Another way is to participate in seminars that will cover the topic you're interested in. If there's a Q&A session forecasted to happen after the lectures or panels, consider yourself lucky. You'll have the chance to ask the participants any questions you have in mind. At least in theory. If you want to challenge yourself, bringing the experience to a new level, you can try to meet the experts offline or travel to participate in offline events.

Another strategy is to listen to podcasts.

Many independent producers and low-profile communicators regularly create high-quality content, with interviews with experts that you won't find on mainstream media, tough talks censured on TV and exquisitely powerful storytelling. Most podcasts have at least one hour-long episodes, which provides enough time for in-depth coverage of a single topic. You can choose from a list of supported audio players or stream directly from their websites. I also encourage you to reach out to both the producers and participants if you're interested in learning more about the subject or feel you can help after you finish listening to an episode. If you are welcomed and care for flourishing the relationship, try to arrange a video call or - if your lucky to be able to do this - to meet somewhere to get some coffee.

My last strategy is to observe and experiment. We do this a lot when kids.

After we grow up, we create an ego-centric relationship with the world around us that curb our curiosity and leaves us afraid of making a fool of ourselves by failing our experiments. But, in fact, we learn more when we fail than when we succeed in life. Experimenting is a powerful learning tool that conveys authentic knowledge in the process. I'm not saying you should experiment with everything, head to a bridge and jump, or undertake whatever stupid behavior comes to your head. I'm saying that if you're wondering how would be to do something differently, you should consider the possibility - and the risks - of experimenting. It might be worth it.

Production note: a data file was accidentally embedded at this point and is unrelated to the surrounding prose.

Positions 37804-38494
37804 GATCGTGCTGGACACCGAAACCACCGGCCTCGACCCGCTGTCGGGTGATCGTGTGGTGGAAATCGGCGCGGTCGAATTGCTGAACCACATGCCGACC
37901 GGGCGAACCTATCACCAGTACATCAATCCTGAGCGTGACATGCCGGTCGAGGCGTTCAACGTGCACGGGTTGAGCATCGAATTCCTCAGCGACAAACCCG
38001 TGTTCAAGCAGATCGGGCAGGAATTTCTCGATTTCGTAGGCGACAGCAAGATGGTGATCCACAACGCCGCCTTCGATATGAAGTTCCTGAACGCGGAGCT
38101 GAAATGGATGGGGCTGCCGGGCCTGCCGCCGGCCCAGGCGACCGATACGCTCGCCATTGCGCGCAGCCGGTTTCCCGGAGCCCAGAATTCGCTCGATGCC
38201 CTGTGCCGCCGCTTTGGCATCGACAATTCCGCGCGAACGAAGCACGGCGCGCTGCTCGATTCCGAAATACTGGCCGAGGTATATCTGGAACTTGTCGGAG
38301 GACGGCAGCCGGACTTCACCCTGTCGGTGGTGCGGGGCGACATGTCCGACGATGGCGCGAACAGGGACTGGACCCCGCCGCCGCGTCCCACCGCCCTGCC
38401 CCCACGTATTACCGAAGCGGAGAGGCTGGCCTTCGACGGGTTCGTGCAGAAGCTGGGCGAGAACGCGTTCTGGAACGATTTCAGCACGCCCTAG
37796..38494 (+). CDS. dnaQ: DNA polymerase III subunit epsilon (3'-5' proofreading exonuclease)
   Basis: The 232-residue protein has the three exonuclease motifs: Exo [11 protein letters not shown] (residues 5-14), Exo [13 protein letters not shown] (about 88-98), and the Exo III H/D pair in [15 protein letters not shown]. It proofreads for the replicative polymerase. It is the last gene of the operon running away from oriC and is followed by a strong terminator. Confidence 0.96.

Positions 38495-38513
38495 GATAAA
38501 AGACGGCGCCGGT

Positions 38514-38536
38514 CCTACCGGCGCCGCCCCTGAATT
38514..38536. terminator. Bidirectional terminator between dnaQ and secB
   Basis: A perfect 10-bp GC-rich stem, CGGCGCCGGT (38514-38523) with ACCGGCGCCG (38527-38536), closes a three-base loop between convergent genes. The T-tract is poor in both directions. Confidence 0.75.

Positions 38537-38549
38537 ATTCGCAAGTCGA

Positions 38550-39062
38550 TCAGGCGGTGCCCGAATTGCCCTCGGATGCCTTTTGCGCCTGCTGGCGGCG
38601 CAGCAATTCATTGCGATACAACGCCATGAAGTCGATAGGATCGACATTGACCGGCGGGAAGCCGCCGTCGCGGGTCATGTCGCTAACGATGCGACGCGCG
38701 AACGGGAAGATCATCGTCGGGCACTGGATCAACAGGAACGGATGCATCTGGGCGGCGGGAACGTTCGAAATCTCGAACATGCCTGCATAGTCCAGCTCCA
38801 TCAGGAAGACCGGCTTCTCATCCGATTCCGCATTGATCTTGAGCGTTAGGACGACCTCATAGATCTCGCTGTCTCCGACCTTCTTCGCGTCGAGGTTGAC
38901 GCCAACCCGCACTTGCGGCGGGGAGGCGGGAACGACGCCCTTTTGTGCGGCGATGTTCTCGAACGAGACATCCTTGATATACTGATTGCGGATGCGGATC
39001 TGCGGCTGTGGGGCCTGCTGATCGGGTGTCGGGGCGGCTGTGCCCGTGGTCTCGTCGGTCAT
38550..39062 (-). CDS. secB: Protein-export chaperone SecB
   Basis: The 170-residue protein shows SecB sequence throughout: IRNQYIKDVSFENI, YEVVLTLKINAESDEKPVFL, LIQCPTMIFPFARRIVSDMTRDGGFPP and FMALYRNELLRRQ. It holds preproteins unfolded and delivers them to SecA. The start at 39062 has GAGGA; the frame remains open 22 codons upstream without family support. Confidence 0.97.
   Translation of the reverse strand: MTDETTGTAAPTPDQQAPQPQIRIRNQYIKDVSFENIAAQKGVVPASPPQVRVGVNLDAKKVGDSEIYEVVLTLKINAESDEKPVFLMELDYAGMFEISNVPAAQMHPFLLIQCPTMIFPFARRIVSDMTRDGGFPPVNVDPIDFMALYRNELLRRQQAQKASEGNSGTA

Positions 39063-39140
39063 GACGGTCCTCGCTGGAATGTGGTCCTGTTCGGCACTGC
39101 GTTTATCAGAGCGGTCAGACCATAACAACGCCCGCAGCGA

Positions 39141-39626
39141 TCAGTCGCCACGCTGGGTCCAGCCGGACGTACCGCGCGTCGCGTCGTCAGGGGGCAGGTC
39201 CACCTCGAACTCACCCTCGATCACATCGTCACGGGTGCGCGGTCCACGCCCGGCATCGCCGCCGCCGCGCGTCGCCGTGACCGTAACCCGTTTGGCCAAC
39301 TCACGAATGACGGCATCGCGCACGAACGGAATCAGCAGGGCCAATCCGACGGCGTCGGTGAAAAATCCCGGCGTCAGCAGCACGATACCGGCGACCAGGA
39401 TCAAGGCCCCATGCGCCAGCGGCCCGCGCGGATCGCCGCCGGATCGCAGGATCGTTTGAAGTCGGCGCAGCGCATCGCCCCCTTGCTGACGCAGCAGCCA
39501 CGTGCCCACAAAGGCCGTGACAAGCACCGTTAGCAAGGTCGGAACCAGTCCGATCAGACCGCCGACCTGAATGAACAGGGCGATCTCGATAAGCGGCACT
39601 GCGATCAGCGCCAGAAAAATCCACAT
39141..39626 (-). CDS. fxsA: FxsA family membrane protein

So now that you were patient to reach the end of my creativity burst, here are some key points to keep in mind.

  • When it comes to knowledge, online is more accessible; offline is better.

  • The faster it is to consume the media, the worse the quality of the knowledge it conveys. Yes, I know there are a few exceptions.

  • The closer you get to the source of the facts, the more accurate knowledge you'll get.

  • Social media is not a good source of knowledge. People love talking about things they know nothing about just to stand out in the crowd and have their fifteen minutes of glory. Even these words you're reading here might be nonsense. Yeah, I'm probably trying to become famous myself.

  • The press is not a good source of knowledge. You can have a hint of what might be happening. Good luck separating fake news from reality. And it doesn't matter on which "political side" of the wall you stand. It's all a big filthy game now.

This is what came up to my mind about strategies and tools for finding knowledge - not wisdom; that's a whole different story. I hope my experience inspires you to create your own techniques - better than mine, share them with me in a video call, or inviting me for tea or coffee somewhere in the world.